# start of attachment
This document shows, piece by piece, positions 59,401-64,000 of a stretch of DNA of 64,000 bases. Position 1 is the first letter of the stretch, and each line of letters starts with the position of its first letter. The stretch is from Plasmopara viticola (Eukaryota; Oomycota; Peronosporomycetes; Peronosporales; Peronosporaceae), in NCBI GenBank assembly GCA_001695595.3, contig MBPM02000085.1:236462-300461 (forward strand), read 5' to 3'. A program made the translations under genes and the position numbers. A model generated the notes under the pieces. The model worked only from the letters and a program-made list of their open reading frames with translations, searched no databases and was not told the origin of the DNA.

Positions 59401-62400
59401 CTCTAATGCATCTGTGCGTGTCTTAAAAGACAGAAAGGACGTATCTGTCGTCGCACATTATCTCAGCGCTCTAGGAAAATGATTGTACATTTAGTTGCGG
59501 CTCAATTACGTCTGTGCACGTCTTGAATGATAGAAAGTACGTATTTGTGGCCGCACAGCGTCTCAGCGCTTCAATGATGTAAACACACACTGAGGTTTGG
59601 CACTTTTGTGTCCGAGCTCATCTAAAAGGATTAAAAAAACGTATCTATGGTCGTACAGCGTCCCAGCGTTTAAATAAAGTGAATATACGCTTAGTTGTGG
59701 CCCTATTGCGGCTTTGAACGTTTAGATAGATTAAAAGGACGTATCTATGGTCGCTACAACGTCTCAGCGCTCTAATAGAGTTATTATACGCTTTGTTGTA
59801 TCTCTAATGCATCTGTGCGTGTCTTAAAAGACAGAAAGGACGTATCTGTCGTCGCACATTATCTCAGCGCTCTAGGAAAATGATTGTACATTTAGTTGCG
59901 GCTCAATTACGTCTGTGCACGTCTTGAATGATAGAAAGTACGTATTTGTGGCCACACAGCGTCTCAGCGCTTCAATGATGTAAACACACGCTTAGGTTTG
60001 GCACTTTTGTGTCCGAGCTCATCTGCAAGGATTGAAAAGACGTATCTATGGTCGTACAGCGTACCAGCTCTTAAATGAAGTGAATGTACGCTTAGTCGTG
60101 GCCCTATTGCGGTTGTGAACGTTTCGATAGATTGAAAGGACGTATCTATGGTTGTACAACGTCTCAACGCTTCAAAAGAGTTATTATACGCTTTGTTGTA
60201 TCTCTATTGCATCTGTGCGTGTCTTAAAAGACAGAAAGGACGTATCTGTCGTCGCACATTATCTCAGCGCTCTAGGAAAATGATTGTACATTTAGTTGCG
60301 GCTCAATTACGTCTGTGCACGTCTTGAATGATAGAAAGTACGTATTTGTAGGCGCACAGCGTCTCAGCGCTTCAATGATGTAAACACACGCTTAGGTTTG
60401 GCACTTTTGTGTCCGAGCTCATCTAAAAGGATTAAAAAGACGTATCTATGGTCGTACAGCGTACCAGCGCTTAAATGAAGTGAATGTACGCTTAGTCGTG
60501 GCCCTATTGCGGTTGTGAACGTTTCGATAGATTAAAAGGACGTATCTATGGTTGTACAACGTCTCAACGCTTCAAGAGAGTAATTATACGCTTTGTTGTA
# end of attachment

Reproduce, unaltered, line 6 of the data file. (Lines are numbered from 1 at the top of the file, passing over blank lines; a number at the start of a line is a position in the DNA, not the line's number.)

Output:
59701 CCCTATTGCGGCTTTGAACGTTTAGATAGATTAAAAGGACGTATCTATGGTCGCTACAACGTCTCAGCGCTCTAATAGAGTTATTATACGCTTTGTTGTA